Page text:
Xavier Giannoli: “You have to fight to do beautiful things”



La Croix: Why Balzac? Why this book?

Xavier Giannoli : I read Lost illusions at 18 years old. I immediately felt a very intimate vibration with the character and the issues. The learning novel, the beginnings in life, the codes, the compromises, the betrayals. The young man that I am then said to himself that Balzac revealed something of the reality of the world he was going to have to face. Rubempré’s loneliness is, moreover, adolescent loneliness. I followed the lessons of an extraordinary professor at the Sorbonne, Philippe Berthier, who brought to life in an erudite and concrete way The Human Comedy. I read everything about Balzac, the writing, the manuscript, the additions, the biographies, the studies… I literally saw all the scenes. Balzac is a literature of the gaze. It’s cinema. I always knew that I would make a movie of it.

→ READ. “Lost illusions”, splendor and misery by Lucien de Rubempré

I grow up, I mature, I shoot and the novel circulates in my films. I dream of a Viscontian adaptation. I wanted the spectator to be in front of the great spectacle of a city in turmoil. Cinema show and civilization movement. The spectacle of appearances, costumes, sets had to create this dazzle. As a spectator, I like the rapture. I also like the documentary vibe in movies. It is very linked to the poetics of cinema, especially for a historical reconstruction.

How did you manage to balance the whirlwind of the Restoration and the fates of these characters?

XG: Balzac has a taste for the stage. His characters are caught in a movement that makes them give up what they hoped for. Loss of illusions or a form of assumption? I was intimidated by the sheer mass of characters and issues. I was looking for how to structure. I focused on A great provincial man in Paris, before Vautrin’s arrival, to recreate the world of the Restoration. Company of extreme elegance where each gesture, each glance, each item of clothing obeys a very rigid social code. But, under the Restoration in the face of the aristocracy and the return of the values ​​of the Ancien Régime, the lifeblood of society was the bubbling of its youth, its extraordinary energy. Émile de Girardin invents the modern press. He is 25 years old.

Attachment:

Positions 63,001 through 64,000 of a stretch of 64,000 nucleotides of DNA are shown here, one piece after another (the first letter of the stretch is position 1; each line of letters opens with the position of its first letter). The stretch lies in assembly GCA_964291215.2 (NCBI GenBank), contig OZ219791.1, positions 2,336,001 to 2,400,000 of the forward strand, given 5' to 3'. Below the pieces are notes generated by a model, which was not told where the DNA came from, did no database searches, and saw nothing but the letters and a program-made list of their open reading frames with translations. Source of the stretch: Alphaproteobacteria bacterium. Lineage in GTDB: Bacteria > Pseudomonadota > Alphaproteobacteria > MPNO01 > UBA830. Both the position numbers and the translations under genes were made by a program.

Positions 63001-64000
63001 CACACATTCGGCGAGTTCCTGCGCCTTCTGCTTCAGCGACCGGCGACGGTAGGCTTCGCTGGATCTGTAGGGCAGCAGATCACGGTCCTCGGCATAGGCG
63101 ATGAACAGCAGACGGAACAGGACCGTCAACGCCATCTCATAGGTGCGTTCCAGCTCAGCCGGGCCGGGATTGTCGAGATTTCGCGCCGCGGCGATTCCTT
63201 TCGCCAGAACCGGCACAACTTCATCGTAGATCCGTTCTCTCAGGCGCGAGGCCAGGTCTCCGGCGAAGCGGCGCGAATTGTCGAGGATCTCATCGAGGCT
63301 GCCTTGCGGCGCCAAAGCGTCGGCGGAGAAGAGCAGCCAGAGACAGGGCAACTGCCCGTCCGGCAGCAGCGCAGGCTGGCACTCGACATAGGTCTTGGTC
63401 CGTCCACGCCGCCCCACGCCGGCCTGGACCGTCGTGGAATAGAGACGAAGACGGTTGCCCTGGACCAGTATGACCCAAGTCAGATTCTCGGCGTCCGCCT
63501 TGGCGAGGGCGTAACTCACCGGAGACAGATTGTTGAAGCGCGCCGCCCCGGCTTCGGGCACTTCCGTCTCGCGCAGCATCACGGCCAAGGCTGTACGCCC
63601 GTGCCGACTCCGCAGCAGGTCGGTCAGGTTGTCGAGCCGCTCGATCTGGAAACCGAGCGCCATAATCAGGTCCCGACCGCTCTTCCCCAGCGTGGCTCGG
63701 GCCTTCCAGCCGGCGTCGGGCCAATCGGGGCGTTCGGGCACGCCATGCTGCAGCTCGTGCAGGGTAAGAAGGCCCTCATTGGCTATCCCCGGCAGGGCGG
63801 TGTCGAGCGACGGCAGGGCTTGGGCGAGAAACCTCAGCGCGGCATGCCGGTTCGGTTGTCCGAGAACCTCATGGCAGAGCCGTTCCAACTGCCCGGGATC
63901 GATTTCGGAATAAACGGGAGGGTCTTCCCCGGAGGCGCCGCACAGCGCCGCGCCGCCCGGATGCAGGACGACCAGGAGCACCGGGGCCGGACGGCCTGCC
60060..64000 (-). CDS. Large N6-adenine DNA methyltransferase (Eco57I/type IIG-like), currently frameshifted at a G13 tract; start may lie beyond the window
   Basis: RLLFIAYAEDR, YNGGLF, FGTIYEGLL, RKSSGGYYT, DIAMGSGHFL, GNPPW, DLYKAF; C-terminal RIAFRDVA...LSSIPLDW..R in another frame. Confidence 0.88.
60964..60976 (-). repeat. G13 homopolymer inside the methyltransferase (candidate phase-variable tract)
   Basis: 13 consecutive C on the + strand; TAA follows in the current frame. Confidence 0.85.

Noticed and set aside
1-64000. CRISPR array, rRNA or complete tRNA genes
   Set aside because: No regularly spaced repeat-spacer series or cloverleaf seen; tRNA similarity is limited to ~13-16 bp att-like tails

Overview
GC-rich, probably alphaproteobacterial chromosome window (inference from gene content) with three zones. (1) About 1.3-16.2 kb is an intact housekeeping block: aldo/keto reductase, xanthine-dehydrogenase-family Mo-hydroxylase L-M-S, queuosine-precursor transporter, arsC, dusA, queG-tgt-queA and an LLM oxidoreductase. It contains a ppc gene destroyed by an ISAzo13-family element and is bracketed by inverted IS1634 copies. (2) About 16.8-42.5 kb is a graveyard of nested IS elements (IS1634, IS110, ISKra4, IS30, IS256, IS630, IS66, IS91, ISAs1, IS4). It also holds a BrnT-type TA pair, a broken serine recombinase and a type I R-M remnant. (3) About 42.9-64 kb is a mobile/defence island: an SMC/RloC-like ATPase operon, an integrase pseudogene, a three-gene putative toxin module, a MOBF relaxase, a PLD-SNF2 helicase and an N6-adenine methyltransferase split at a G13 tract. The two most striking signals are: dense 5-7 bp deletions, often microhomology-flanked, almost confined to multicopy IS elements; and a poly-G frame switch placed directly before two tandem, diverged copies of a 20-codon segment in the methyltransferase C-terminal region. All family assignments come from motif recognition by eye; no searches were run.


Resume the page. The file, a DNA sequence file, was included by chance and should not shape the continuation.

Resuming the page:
Do you know that the city of Paris was setting nets on the river to recover the bodies of all those who threw themselves into the Seine, for lack of having imposed themselves in society? I also wanted to rediscover Balzac’s gaze on the small provincial aristocracy which ridiculed itself. And the particular light of murderous wits, the fascination of compromise, the jubilation of this cruelty and, at the same time, making you feel fear: what is this world about to become? In this world given over to money, what will remain of the great chivalrous, moral and religious values?

With very contemporary accents in your film …

XG:For me, this is obvious. Lost illusions is also a contemporary novel.The press, from its birth, will fall into the hands of the big industrialists, submit to advertising. Society kneels before the law of profit. Lost illusions is the matrix and the mirror of the modern world. It is the great novel of the commodification of the world. The being seeks himself through what he has. Rubempré arrives in Paris to be edited. He ends up buying expensive costumes. Our modernity arises at this turning point in history. Balzac sees it. He sees the appearance of advertising. He sees the birth of the society of numbers, of accounts. We believe that Balzac is a realist author when he is a clairvoyant, said Baudelaire.

Your description of journalism is radical, cruel and funny.

XG: Balzac is much meaner. He lashes out at criticism, seen as an easy solution for minds who, in his eyes, harbored greater ambitions. Rubempré dreams of being an author. But becoming calls for asceticism. Rubempré falls into the “everything, immediately” trap. He wants money, then the only way to conquer a place. Rubempré’s drama is not knowing or wanting to wait.

→ CRITICAL. “Eugenie Grandet”, the slow poison of avarice

In a world given over to the law of profit, to the game of pretenses, where success trumps value, where visibility trumps representativeness, where spectacle trumps meaning and truth, in a society obsessed with profit and immediate recognition, what can we save from essential values? As Coralie, Rubempré’s fiancée says: “You have to fight to do beautiful things”. This is precisely what drives me.

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